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Weight Gain

Posted Apr 24 2010 9:41pm

If you can’t tell by now, I’m a music fan. I find lyrics peppered throughout my life that fit in and narrative my story pretty well. Today I share with you a line from the Belle and Sebastian song “Family Tree.”

The way they act
I’d rather be fat
than be confused

When I was in high school, my sister was diagnosed with anorexia. She did a good job of hiding the fact that she had dropped to only 80 pounds before we figured it out, and she went through a rigorous recovery that took years. Ever since then, I’ve been pretty sensitive to issues of body weight, especially for women. It’s hard to be a woman in a media-obsessed world, in which there is constant pressure to be skinny, unhealthily skinny.

With this awareness, I agree with Belle and Sebastian when they say that it’s better to be fat than “confused,” as they put it. But I have the privileged perspective of someone who is not fat as I make this point. I’m sort of like the opposite of fat. I’m extremely active, often times for upwards of 3 or 4 hours a day. I love almost all physical activity. I had really bad asthma as a kid, and the strained breathing led me to having six-pack abs when I was in only 4th grade. The thing is, I haven’t lost the physique. I’m fit, healthy, active, proud of my body, and I can get away with pretty much eating whatever I want, whenever I want. You might be thinking “this guy is also an arrogant asshole,” which may be the case, but in the same way that I can objectively say after being alive for long enough that I have gotten enough positive feedback to indicate that I am an attractive person, I can also say that I have a good body, and that I get away with murder by not having to worry about it at all. Being in shape is just like tying my shoes, it doesn’t take much thought or effort.

So when I say “it’s better to be fat than to be skinny and deal with really awful head-case issues,” I’m like the guy sitting at home on his couch, yelling at the TV and telling professional athletes how to do their job. I’ve never actually had to look weight gain in the eye, I just watch as others confront it, and tell them to not worry about it. Because I don’t have to worry about it. So of course my perspective is skewed.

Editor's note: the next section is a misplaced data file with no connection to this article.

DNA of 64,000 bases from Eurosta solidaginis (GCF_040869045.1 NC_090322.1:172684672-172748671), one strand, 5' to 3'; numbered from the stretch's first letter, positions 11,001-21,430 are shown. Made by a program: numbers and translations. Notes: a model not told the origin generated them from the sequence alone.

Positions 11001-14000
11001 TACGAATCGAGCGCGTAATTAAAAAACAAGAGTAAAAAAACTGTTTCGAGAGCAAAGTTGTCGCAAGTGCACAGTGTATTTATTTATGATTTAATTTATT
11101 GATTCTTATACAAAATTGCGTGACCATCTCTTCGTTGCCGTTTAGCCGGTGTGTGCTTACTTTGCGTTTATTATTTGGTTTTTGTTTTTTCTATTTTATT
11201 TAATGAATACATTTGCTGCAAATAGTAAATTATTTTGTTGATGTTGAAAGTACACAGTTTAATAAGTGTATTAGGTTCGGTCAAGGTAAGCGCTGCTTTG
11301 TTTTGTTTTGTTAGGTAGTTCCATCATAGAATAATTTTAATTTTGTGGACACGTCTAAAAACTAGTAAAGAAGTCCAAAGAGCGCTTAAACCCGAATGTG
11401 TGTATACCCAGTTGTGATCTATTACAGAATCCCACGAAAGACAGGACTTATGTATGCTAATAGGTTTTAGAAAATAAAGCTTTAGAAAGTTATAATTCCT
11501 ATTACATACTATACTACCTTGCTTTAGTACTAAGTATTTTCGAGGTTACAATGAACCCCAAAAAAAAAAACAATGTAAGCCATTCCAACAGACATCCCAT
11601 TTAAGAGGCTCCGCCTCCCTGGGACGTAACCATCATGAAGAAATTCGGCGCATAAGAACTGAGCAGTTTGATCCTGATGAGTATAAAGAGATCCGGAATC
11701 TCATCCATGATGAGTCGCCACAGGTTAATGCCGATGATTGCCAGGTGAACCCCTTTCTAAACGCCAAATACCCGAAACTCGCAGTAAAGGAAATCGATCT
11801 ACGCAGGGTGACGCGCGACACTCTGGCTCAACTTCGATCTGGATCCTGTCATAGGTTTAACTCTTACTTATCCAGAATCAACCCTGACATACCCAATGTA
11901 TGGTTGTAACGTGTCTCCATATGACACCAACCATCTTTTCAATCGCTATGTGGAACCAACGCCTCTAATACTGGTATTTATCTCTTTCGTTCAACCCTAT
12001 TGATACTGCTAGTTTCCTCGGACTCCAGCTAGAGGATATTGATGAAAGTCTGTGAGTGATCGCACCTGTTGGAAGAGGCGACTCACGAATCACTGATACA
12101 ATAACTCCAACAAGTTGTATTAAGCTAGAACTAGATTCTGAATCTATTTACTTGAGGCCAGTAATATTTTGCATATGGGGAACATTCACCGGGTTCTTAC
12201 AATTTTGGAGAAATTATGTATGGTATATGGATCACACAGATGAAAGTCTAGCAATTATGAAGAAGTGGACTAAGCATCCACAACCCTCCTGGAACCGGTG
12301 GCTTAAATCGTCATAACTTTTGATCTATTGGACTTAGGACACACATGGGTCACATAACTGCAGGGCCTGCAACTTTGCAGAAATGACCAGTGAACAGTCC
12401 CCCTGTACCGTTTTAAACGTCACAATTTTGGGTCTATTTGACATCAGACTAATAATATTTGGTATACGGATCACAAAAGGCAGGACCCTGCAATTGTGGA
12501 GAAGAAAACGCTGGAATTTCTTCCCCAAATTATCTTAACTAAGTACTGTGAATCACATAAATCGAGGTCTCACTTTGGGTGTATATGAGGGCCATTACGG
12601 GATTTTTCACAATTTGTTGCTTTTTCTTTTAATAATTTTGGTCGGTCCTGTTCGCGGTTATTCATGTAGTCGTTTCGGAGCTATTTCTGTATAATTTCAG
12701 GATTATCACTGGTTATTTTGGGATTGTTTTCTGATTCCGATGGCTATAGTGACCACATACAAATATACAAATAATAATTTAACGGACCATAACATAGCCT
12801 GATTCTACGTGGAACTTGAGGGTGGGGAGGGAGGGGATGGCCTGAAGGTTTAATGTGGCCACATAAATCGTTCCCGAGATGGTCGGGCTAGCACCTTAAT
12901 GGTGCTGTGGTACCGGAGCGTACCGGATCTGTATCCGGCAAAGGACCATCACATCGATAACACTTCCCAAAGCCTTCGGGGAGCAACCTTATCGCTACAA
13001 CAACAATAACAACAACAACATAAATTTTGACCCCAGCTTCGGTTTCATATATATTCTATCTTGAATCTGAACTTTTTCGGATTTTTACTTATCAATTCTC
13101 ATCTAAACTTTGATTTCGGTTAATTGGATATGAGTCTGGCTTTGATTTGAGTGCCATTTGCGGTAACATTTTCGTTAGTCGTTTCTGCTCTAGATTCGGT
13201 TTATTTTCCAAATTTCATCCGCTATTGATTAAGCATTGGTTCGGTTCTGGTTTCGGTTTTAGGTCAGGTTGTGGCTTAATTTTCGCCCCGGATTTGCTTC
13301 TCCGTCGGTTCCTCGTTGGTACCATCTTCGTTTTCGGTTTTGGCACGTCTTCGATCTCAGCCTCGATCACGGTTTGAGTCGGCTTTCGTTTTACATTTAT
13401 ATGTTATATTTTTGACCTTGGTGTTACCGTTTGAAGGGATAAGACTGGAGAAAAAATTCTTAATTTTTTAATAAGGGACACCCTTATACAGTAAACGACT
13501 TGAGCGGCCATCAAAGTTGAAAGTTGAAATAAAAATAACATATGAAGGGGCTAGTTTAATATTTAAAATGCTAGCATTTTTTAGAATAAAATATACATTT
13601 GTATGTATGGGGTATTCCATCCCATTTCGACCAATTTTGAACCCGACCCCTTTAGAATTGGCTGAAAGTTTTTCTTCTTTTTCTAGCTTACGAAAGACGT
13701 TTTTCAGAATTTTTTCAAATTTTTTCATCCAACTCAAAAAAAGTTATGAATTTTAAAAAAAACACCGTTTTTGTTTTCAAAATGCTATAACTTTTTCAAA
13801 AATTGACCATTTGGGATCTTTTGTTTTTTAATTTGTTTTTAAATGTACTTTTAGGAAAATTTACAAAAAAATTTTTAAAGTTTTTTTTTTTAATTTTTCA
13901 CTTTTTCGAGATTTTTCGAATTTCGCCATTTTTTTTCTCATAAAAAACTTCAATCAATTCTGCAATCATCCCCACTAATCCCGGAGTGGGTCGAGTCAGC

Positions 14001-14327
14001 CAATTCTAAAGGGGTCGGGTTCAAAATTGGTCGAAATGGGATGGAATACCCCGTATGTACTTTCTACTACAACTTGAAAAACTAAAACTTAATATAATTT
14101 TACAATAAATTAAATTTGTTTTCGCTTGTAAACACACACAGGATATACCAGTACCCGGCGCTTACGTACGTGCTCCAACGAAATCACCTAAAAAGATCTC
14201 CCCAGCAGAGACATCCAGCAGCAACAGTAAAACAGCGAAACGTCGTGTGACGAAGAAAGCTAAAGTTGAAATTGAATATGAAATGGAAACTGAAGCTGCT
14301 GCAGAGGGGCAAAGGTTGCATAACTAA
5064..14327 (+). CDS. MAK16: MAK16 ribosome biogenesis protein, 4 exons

My wife is a beautiful woman. That is a subjective but also objective observation. She is the type of woman who quiets a room. Many of my guy friends typically come up to me after they first meet her, a little sheepish, to point out that she is extremely attractive. I usually like to respond to this comment by saying, “No shit, you should see her naked.” That typically gets them even more worked up, because as I pointed out before, I am a bit of an asshole.

However, my beautiful woman, like so many women, is critical of her body. She is also extremely active, but isn’t blessed with the young-man metabolism that I have, and so she has to be more careful. She has struggled with compulsive-overeating for several years, which is a terrible disorder. You eat to punish yourself, then work out to punish yourself for over-eating, and then eat more to punish yourself more. She never purged and so wasn’t bulimic, but she really worked to get herself to the gym to keep the weight off from her binges.

This, by the way, is all pre-hospital, and more importantly, pre-medicine. It’s extremely well-documented that antipsychotic medicines tinker with your metabolism, and typically lead to weight gain. Cognizant of her weight issues, her doctors tried to start her on non-weight gaining antipsychotics, most particularly Geodon, but she ended up having heartbeat irregularity on that medicine. The combination of not finding any other medicine that worked, and the long duration of her delusions, the doctors finally resorted to Zyprexa. Zyprexa is one of the most effective antipsychotics on the market, and it brought her back to reality, but it is also the most guilty of the guilty, on the top of America’s Most Wanted for antipsychotics that cause weight gain.

The result of the Zyprexa, and the follow-up Risperdol that replaced it, was a weight gain of about 50 pounds, or about 35% of her body weight. That is not unsubstantial, and she has certainly noticed it. For most of the time, she was indifferent too it, far too concerned with whether or not she wanted to stay alive to give a shit about putting on some weight. But as the suicidal thoughts have faded, the weight gain has become more obvious in her mind, and she has struggled to process it. Her emotional breakdowns, when she ends up collapsing into her most gut-wrenching of sobs, are not necessarily about the devil delusions or the suicidal thoughts anymore, but about the weight gain, as “one more thing to add to this. As if devil delusions and wanting to kill yourself isn’t enough. The shit really hit the storm here.” (That, by the way, is one of my favorite mistaken idioms that my wife uses, in which she is mixing “shitstorm” [as in, wow, this place is a shitstorm] with the far more popular phrase “the shit hit the fan.” The result makes me chuckle every time, which I often have to swallow because she’s often times crying as she says it.)